September 30, 2022

So here we begin the post-Avengers Marvel universe with Iron Man 3. The trailers had me expecting a Dark Knight Rises style sad-superhero-in-a-grim-world type of movie, but this is the exact opposite. While not overly exceeding my expectations, Iron Man 3 entertains and excites as much as all our favorite Marvel blockbusters.

Written by Matt

So here we begin the post-Avengers Marvel universe with Iron Man 3. The trailers had me expecting a Dark Knight Rises style sad-superhero-in-a-grim-world type of movie, but this is the exact opposite. While not overly exceeding my expectations, Iron Man 3 entertains and excites as much as all our favorite Marvel blockbusters.

Do I need to go into plot details? Iron Man fights some bad guys, we all know what’s up. But, this being the first film after the massively successful, and massively awesome, Avengers, it would be impossible to not make reference to it. Stark is haunted by the memory of what happened in New York, and it’s clear the world can’t stop talking about the giant wormhole and that “guy with a hammer falling from the sky.” But Iron Man 3doesn’t dwell on what happened; this is very much Iron Man’s movie. It strips back the enormity of the previous film, and focuses on Tony Stark, while holding onto the fun of the other Marvel films.

As a big fan of Lethal Weapon, I had a lot of faith in Shane Black to turn this thing into a hit. My favourite element injected into this movie by Black was surprisingly not the violence and action, but the humour. Iron Man 3 may be the funniest super hero movies I’ve ever seen, with moments such as Tony Stark telling a small, fatherless child, “Dads leave. No need to be a pussy about it.”

Of course, the action is all there. But I wasn’t as enthralled as I thought I would be. Most of it felt like it had been done before. The only thing that really wow’d me was the arrival of the Iron Brigade, but the moment would have been so much more awe-inspiring if it hadn’t been revealed in the trailer. There are a couple other good moments, one of which involved unintentional sky diving, and it’s all very admirably done, but none of the action sequences felt truly fresh or unique for me.

As always, Robert Downy Jr. shines in the role of Tony Stark like his iron suit shines against the many spectacular explosions. Cheesy similes aside, he really is entertaining. But the surprise star for me is Gwyneth Paltrow as Pepper Potts. I found her useless and annoying in the first two films, but working with a much more crucial role, and given some of the best lines of the movie – like, following a battle, she exclaims “that was violent!” – I couldn’t resist enjoying the character. Guy Pearce is also magnetic, and Ben Kingsley does a fantastic job in one of the best, and most unique, supervillain roles I’ve seen in a long time.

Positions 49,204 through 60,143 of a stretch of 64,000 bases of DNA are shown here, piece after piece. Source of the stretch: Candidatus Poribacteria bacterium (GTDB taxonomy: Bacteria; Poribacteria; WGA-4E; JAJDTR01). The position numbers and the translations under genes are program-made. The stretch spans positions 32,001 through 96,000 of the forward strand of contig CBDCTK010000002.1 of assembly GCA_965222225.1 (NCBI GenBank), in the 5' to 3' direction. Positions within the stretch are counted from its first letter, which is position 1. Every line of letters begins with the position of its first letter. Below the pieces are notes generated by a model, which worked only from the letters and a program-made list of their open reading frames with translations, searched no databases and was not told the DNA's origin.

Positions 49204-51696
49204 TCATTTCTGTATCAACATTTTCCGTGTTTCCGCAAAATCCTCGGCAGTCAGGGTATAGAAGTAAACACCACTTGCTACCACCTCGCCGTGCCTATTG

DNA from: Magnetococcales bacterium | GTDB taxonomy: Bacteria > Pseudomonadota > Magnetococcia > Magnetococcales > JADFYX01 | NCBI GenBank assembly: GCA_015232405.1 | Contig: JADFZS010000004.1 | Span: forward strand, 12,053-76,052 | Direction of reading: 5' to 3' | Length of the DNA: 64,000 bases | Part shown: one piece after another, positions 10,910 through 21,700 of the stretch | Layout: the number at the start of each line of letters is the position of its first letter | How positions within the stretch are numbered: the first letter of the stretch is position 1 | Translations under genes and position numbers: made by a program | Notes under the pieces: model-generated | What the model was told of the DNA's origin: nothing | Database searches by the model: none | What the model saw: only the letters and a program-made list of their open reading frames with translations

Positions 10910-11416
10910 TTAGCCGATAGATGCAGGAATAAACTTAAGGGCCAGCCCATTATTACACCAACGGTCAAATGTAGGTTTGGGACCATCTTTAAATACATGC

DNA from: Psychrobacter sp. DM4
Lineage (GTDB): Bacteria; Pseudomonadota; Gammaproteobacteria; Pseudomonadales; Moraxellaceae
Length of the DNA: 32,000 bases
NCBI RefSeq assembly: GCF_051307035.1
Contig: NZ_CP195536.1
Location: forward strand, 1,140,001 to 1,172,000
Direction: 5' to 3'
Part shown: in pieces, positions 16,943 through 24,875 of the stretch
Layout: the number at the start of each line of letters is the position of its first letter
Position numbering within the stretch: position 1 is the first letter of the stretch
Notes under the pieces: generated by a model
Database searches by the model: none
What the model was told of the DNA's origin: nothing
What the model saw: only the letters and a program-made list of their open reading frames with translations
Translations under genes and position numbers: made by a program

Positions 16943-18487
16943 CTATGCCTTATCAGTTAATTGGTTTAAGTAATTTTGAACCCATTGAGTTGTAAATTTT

As expected, the CGI is out in full force, and it looks amazing. There’s no shortage of grandiose set pieces, and, of course, they’re impressive. While the film’s visual style is very similar to what we’ve seen before from the series, it still looks fantastic. Black didn’t try anything daring or new, but he and his DP, John Toll, provide a relatively disciplined approach to CGI (I stress relatively).

But overall, I still felt that Iron Man 3 was more of the same. Of course in this case, more of the same isn’t necessarily a bad thing. I just hoped for more of a “wow” factor, something to truly get me excited. But what the film lacks in innovation, it makes up with a wonderful sense of humor and magnificent performances by its large ensemble cast. Series fans certainly don’t need me to tell them to go see the film, but even those unfamiliar with the Marvel universe would still have a great time with this one. And as always, stay till the end of the credits.